Disaster movie fans may be better equipped to deal with the pandemic than others

Jude Law in Steven Soderbergh thriller 'Contagion'. (Credit: Warner Bros)
Jude Law in Steven Soderbergh thriller 'Contagion'. (Credit: Warner Bros)

People who watch disaster films may find coping with the real-life pandemic easier than those that avoid watching them, research has found.

A new paper published by researchers from University of Chicago, Pennsylvania State University, and Aarhus University found that people who watched ‘end of the world’ films had better coping skills for dealing with the current circumstances.

The research was triggered when demand for Steven Soderbergh’s 2011’s disaster film Contagion and 1995’s Outbreak began to rise in January and spiked during the ongoing coronavirus pandemic.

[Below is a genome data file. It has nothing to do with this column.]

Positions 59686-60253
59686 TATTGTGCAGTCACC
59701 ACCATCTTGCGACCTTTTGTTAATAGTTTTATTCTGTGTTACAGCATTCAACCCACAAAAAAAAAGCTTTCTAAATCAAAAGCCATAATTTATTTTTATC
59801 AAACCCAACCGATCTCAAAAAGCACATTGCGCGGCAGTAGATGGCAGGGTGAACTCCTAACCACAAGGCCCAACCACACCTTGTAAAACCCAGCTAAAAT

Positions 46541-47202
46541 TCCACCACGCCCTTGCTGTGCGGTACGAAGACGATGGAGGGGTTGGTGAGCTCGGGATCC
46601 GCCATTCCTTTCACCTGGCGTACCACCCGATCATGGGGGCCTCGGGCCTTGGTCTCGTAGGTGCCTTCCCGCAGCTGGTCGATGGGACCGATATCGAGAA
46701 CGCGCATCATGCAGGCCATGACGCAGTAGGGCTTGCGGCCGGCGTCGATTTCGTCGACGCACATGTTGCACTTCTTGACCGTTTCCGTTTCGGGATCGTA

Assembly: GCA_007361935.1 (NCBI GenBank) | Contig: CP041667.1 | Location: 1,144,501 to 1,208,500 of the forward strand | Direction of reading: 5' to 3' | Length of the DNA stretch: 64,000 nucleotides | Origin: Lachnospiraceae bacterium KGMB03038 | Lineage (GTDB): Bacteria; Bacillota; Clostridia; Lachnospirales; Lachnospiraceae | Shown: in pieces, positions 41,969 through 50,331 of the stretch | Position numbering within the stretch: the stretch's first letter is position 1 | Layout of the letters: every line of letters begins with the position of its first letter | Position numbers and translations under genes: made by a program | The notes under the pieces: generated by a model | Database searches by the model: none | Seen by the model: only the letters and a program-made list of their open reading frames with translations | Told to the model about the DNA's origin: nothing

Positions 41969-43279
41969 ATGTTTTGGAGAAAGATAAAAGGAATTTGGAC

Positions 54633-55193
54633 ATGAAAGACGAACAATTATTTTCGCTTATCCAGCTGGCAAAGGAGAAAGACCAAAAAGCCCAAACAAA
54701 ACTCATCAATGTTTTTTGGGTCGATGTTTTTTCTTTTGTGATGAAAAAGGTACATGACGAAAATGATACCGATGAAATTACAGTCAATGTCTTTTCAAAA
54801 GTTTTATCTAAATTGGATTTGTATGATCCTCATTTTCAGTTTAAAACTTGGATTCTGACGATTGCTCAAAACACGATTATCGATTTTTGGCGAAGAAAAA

The researchers wanted to know what drove people to seek out entertainment about viruses, and whether being “morbidly curious” was a beneficial trait to have during the health crisis. They surveyed 126 people on 22 March asking them about the genres of movies they watched, how they felt about coronavirus, and whether they’d recently watched the film Contagion.

As reported by Medicalxpress, the research results found that “people who had recently watched what they describe as ‘prepper’ movies showed signs of higher levels of resilience to the real-world pandemic.”

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The research suggests that watching disturbing fictional scenes “psychologically prepared” viewers for real life events as they unfolded, as it helped them to practice coping skills they would need. It also showed that horror and thriller fans were coping better with the pandemic for similar reasons.